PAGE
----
## Wednesday, July 10, 2013

### Perl - Binary tree

Binary tree is a tree data structure in which each node has at most two child nodes (left child and right child), a binary search tree (BST) is an extension of binary tree, in which all the nodes are sorted by the following rules:
• The left subtree of a node contains only nodes with keys less than the node's key
• The right subtree of a node contains only nodes with keys greater than the node's key
• The left and right subtree must each also be a binary search tree
• There must be no duplicate nodes.

The search complexity:

Let's assuming the number of there are total number of n nodes, and the height of the tree is h, so we have
n = 1 + 2 + 4 + 8 + ... + 2^(h-1) + 2^h = 2^(h+1) - 1
n + 1 = 2^(h+1), solving this, we have
h = O(logn)

• Trees reflect structural relationships in the data
• Trees are used to represent hierarchies
• Trees provide an efficient insertion and searching
• Trees are very flexible data, allowing to move subtrees around with minumum effort

Tree Traversals:
Tree traversal means visit all the nodes in the tree. Basically there are two kinds:
• depth-first
There are three different types of depth-first traversals:
1. PreOrder traversal - visit the parent first and then left and right children;
2. InOrder traversal - visit the left child, then the parent and the right child;
3. PostOrder traversal - visit left child, then the right child and then the parent;
There is only one kind of breadth-first traversal--the level order traversal. This traversal visits nodes by levels from top to bottom and from left to right.

I provide a In-order traversal BST here:

```#!/usr/bin/perl
use strict;
use warnings;

my \$root = undef;    # The root node, emprty at the beginning
my \$n = 0;           # number of nodes

# We generate 10 random inserts
while (\$n++ < 10) {insert(\$root, int(rand(1000)))}

# Output the whole tree, in order, recurse on left child,
# then show current value, then recurse on the right child.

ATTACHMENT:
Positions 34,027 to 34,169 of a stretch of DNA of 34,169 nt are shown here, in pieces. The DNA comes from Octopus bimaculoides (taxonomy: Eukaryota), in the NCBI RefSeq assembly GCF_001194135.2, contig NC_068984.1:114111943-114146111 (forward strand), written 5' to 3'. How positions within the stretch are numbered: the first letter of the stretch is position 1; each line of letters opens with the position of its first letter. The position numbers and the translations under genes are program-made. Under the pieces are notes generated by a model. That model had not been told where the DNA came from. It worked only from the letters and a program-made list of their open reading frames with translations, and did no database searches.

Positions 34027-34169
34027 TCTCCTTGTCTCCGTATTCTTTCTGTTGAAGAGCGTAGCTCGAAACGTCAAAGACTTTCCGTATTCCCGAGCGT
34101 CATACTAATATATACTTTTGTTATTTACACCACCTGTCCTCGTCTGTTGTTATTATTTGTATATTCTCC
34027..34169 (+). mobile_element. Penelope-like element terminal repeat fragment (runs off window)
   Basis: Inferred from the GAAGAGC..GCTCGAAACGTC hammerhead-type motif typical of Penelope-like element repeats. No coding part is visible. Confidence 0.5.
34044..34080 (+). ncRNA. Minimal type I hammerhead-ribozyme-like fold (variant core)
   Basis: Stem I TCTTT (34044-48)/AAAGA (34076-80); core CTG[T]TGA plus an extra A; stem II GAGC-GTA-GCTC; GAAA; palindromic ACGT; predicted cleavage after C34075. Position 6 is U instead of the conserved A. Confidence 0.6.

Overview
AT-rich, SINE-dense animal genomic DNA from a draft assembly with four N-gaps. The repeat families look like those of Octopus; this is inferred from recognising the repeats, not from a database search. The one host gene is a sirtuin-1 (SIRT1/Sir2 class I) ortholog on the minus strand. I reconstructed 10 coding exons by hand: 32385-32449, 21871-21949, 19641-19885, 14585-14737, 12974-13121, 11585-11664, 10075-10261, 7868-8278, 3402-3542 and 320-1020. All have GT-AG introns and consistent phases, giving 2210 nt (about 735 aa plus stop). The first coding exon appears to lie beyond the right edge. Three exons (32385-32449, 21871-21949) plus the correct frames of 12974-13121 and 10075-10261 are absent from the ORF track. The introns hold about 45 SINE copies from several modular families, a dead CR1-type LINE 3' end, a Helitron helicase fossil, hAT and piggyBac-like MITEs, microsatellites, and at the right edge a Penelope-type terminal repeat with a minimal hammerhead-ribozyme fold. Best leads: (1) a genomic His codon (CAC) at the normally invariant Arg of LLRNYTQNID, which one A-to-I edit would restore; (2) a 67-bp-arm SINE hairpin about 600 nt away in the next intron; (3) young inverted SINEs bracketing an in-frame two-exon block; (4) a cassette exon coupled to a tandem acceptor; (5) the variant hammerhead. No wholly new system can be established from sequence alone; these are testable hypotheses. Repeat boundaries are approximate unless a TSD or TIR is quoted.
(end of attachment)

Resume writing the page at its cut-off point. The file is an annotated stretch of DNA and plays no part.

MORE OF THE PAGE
print "In order: "; in_order(\$root); print "\n";

# Binary tree search
my \$number = <>;
chomp(\$number);
my \$found = search(\$root, \$number);
if (\$found) {
print "Found \$number at \$found\n";
}
exit;

# Insert given value into proper point of
# provided tree. If no tree provided, we
# will create one
sub insert {
my (\$tree, \$value) = @_;
if (!\$tree) {
\$tree = {};                   # allocate new node
\$tree->{VALUE} = \$value;
\$tree->{LEFT}  = undef;
\$tree->{RIGHT} = undef;
\$_ = \$tree;               # \$_ is reference param
print "|\$_ - \$_|\n";
return;
}
if (\$tree->{VALUE} > \$value)    { insert(\$tree->{LEFT}, \$value) }
elsif (\$tree->{VALUE} < \$value) { insert(\$tree->{RIGHT}, \$value) }
else                            { warn "duplicate insert of \$value\n" }
}

# recurse on left child, then show current value,
# then recurse on right child.
sub in_order {
my (\$tree) = @_;
return unless \$tree;
in_order(\$tree->{LEFT});
print \$tree->{VALUE}, " ";
in_order(\$tree->{RIGHT});
}

# find out whether the provided value is in the tree.
# we only looking in the correct branch, cut down some search time
sub search {
my (\$tree, \$value) = @_;
return unless \$tree;
#print "tree->{value} = \$tree->{VALUE}, value = \$value\n";
if (\$tree->{VALUE} == \$value) {
return \$tree;
}
search(\$tree->{ (\$value < \$tree->{VALUE}) ? "LEFT" : "RIGHT"}, \$value)
}```

Reference: http://docstore.mik.ua/orelly/perl/cookbook/ch11_16.htm